05/25/2012 archive

Edumacashun Preznit

A proud conservative and supporter of the privitization of education.

After all, Kaplan Prep is the only profitable part of the Washington Post.

Obama Campaign Proud of Bashing Teachers’ Unions

By: David Dayen, Firedog Lake

Friday May 25, 2012 9:38 am

It looks like we’re going to have six more months of the Obama campaign trying to prove that their candidate has conservative values and believes in conservative ideas.

(T)he question becomes, why does Stephanie Cutter, Deputy Campaign Manager for Obama 2012, feel so strongly about needing to broadcast that teachers’ unions don’t like her candidate? Is this a typical approach for campaigns? Don’t you normally want to tout support rather than opposition?

Not when it comes to teachers’ unions, apparently. And who needs them, they only represent 3.2 million members in the National Education Association and 1.5 millionb in the American Federation of Teachers. And they only represent one out of ten delegates on the typical Democratic National Committee Convention floor. It makes perfect sense for the head of the party to display his independence from such a marginal group.

Education “reform” is a pretty contentious topic with a split in the Democratic coalition. But Obama has always lined up on the opposite side of the unions on the matter. Not only that, he boasts of it.

Of course this is a pattern. The previous tweet from Stephanie Cutter highlights the President’s commitment to austerity, proudly stating for the record that federal spending has slowed down under Obama to the largest degree since the Eisenhower Administration. So we’re going to have six months of the President’s allies stating the record, showing all of Obama’s conservative positions on a host of issues. You would think this would be the role of, say, a primary challenger to the President from the left. But no, it’s the President’s own campaign doing this.

His education policies are generally disfavored by teachers’ unions, and I should add, disfavored by reality, because the data on charters and teacher evaluations is weak to the point of totally being debunked.

Not that reality should stand in the way.

Punting the Pundits

“Punting the Pundits” is an Open Thread. It is a selection of editorials and opinions from around the news medium and the internet blogs. The intent is to provide a forum for your reactions and opinions, not just to the opinions presented, but to what ever you find important.

Thanks to ek hornbeck, click on the link and you can access all the past “Punting the Pundits”.

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Paul Krugman: Egos and Immorality

In the wake of a devastating financial crisis, President Obama has enacted some modest and obviously needed regulation; he has proposed closing a few outrageous tax loopholes; and he has suggested that Mitt Romney’s history of buying and selling companies, often firing workers and gutting their pensions along the way, doesn’t make him the right man to run America’s economy.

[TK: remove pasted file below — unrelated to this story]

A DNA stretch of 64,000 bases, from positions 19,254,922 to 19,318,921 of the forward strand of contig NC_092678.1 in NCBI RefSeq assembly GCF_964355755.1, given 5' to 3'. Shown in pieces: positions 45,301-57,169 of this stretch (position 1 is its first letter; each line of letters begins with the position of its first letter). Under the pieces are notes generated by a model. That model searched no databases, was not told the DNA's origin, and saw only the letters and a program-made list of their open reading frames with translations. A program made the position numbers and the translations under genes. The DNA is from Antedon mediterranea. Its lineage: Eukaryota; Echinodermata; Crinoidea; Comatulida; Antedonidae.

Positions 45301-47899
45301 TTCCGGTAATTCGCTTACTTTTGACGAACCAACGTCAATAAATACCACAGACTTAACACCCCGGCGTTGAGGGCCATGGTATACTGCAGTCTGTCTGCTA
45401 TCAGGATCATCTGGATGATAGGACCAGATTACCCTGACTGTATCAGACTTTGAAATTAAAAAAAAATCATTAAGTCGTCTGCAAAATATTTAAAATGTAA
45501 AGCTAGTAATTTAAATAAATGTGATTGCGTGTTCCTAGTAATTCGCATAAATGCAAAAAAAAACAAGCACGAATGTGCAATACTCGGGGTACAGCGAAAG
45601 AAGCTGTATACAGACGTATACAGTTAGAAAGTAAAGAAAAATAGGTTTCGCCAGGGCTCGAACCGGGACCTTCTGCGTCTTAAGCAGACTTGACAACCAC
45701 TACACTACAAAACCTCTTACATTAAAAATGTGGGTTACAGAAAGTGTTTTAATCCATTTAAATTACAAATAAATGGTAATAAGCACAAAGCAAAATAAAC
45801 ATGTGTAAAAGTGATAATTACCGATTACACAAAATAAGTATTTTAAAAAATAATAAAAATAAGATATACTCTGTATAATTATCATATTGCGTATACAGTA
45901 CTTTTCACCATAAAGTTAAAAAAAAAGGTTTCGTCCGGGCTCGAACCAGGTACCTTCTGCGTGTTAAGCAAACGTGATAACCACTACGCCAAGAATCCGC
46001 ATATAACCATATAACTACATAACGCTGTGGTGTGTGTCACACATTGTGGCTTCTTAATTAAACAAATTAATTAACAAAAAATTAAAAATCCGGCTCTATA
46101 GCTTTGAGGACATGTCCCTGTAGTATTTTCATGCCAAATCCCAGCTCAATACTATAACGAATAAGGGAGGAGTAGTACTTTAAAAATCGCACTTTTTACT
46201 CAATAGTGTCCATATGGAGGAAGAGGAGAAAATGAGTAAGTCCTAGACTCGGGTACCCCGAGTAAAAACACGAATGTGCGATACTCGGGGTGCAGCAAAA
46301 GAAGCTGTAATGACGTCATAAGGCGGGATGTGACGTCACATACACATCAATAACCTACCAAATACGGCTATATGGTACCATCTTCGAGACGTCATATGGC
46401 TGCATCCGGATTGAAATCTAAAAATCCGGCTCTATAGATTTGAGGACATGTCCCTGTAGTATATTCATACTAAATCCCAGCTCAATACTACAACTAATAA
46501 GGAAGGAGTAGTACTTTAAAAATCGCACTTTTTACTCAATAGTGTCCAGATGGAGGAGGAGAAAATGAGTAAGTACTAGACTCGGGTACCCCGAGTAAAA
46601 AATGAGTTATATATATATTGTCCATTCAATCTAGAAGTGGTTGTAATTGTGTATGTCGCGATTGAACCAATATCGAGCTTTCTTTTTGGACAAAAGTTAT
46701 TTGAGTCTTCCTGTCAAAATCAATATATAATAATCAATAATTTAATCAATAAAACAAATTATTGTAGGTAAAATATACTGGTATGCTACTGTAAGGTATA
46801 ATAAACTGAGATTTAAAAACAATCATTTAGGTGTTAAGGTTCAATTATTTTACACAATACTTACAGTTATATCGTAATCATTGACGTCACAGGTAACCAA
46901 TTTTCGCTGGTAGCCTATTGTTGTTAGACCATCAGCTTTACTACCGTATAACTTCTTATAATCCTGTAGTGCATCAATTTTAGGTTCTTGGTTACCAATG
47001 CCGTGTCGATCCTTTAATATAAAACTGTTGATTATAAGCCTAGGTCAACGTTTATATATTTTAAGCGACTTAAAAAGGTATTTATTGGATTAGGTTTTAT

Wall Street has responded – predictably, I suppose – by whining and throwing temper tantrums. And it has, in a way, been funny to see how childish and thin-skinned the Masters of the Universe turn out to be. Remember when Stephen Schwarzman of the Blackstone Group compared a proposal to limit his tax breaks to Hitler’s invasion of Poland? Remember when Jamie Dimon of JPMorgan Chase characterized any discussion of income inequality as an attack on the very notion of success?

New York Times Editorial: The Crisis This Time

They blew it, again. With Greece in meltdown, raising fears of cascading bank insolvencies and deepening recession, Europe’s leaders failed again this week to agree on the ambitious initiatives needed to quell the crisis.

For a few days before their Wednesday dinner meeting, it sounded as if Chancellor Angela Merkel of Germany might be ready to change her all-austerity-all-the-time tune. France’s new president, François Hollande, had campaigned and won on a pro-growth agenda, and Ms. Merkel was suddenly suggesting that some stimulus for Greece and others to spur growth might be possible.

But, on Wednesday, she was again insisting on the same draconian budget cuts and the same unreachable targets as the price of aid to Greece and other indebted euro-zone nations.

Allison Kilkenny: Global Protests Against Draconian Education Cuts, Tuition Hikes

Austerity protests have become part of the new global landscape, a reality underscored by a wave of recent protests in Philadelphia and Quebec.

More than 1,000 people rallied Wednesday to protest the Philadelphia District’s plans to “transform schools,” a pleasant euphemism generally meaning school closures and mass layoffs. The Philly district plans to possibly lay off 2,700 blue-collar workers, including every member of SEIU B2BJ Local 1201, the city school union representing bus assistants, cleaners, mechanics and other workers. [..]

For over 100 days now, protests have raged in response to Quebec Premier Jean Charest and his Liberal Party’s plans to raise tuition fees at universities by a whopping 82 percent, or $1,700, over five years, a move that would price many students out of an education.

The police have responded by making mass arrests. More than 300 protesters were arrested overnight on Sunday following the passage of the draconian law, Bill 78, that places restrictions on demonstrations and suspended classes at strike-bound universities, the AP reports.

Robert Reich: Obama has to Explain Why Fairness is Essential to Growth (and Why Some Democrats Have to Stop Believing Otherwise)